Bird count sets records for scope, sightings

  • By Sharon Wootton
  • Friday, January 10, 2014 3:16pm
  • Life

It’s a numbers game when tallying the results of the annual Christmas Bird Count in Everett and Marysville.

Bird-watchers spotted 13 pine siskins (record low, 779 average 1995-2013), 2,558 ring-necked ducks (record high, perhaps in the state), four western gulls (record low), 18 Eurasian collared-dove (record high, first counted 2011), 54 Anna’s hummingbirds (record high, more than double 2012 record), and record highs for red-breasted sapsuckers, northern flickers, pelagic cormorants, fox sparrow, golden-crowned sparrow, dark-eyed (Oregon) junco, Stellar’s jays, black-capped chickadee, bushtits, marsh wrens and fox sparrows.

But the Pilchuck Audubon Society’s local count went far beyond the bird numbers.

“The biggest news this year was a vast expansion in coverage in terms of both accessing new areas and number of participants,” coordinator Scott Atkinson said.

Three kayak teams paddled Ebey and Union sloughs, a first, and counted 54 species. Jetty Island had its first count on foot, as well as a kayaker making her annual count on a round-the-island paddle. Covering most of the Centennial Trail was also a first.

The record high counts can be attributed to various factors, Atkinson said, including the deep freeze pushing some songbirds to sea level, and a gradual trend to increasing numbers.

“It is well-documented that the sapsucker especially is often more numerous at middle elevations and in the foothills in winter,” Atkinson said. “As in past years, low temperatures bring them down into the lowlands.

“For freshwater ducks, frozen beaver and farm ponds push the birds down closer to sea level where open water can be found. A very strong breeding season last summer (two-month stretch of beautiful weather), was surely part of the reason certain lowland residents (including bushtits and downy woodpeckers) having record-high showings.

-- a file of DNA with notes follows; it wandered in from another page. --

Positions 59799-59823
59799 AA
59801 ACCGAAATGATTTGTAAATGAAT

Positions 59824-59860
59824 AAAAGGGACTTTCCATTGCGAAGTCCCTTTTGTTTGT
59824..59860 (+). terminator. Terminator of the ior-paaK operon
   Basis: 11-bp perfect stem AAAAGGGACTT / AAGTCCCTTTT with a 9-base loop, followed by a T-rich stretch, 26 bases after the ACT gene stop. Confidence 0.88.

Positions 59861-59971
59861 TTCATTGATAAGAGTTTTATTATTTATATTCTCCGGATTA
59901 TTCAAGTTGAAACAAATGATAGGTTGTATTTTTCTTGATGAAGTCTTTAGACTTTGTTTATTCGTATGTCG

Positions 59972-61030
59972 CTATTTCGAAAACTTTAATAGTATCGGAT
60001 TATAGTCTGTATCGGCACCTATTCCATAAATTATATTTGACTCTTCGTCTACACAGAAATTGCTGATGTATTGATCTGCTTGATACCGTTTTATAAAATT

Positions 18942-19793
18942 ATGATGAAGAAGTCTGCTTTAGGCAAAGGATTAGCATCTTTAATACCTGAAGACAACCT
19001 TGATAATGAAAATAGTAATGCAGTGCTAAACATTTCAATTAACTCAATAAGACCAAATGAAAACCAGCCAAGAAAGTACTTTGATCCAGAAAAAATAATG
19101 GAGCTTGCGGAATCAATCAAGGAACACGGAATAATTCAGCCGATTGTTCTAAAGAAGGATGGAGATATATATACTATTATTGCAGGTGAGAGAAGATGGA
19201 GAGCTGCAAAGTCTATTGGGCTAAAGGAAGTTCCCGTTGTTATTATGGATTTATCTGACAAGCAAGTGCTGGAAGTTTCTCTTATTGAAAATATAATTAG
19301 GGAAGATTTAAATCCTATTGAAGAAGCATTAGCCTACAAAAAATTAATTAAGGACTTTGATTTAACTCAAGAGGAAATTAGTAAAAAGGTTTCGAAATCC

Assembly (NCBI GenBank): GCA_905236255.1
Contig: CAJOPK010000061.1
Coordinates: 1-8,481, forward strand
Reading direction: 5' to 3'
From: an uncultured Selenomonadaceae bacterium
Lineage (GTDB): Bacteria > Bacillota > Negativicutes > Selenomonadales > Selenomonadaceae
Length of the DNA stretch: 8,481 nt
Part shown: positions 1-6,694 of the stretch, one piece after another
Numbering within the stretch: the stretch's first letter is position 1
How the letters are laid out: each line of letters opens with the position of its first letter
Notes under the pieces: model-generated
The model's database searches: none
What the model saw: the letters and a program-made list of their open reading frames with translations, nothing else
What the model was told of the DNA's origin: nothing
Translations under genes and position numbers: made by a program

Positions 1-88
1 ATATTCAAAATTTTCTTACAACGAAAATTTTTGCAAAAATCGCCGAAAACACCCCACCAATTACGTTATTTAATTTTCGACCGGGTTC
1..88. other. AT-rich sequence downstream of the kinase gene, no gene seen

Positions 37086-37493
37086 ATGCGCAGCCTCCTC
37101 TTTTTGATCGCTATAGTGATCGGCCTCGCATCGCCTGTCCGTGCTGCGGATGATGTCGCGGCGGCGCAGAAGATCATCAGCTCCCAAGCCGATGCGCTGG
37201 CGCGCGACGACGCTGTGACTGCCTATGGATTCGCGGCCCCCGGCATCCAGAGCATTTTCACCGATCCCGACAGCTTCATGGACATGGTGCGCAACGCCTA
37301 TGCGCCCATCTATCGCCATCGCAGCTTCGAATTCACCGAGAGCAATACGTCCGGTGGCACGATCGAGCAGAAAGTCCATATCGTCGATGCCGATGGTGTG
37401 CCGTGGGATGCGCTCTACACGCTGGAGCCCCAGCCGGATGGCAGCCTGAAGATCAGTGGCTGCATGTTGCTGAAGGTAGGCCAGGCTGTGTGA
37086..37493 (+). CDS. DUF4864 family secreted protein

Another factor was a record 89 bird-watchers, including 18 counting birds at their feeders or on their property.

They tallied 37,328 birds and 135 species, covering 514 miles over 215 volunteer hours, setting records for hours on foot; hours on personal private property; miles and hours by bike; and hours and miles by kayak or boat.

“The Marysville sewage treatment plant produced an awesome 1,904 ring-necked ducks, which must have been a breathtaking sight,” Atkinson said.

He’s already is looking forward to the 2014 count.

“We are pleased to have had 18 feeder-watchers this year, but ideally we would have at least one (feeder counter) in each land-based territory … about 24 feeder-watching stations,” Atkinson said.

First-time feeder-watchers can contribute valuable information.

During the Christmas Bird count, one new feeder/yard-watcher recorded most of his territory’s 394 dark-eyed juncos; one new watcher saw a barred owl; another saw three evening grosbeaks, only the second place they were seen during the count; and one provided the only yellow-rumped (Myrtle) warbler seen during the count.

Columnist Sharon Wootton can be reached at 360-468-3964 or www.songandword.com.

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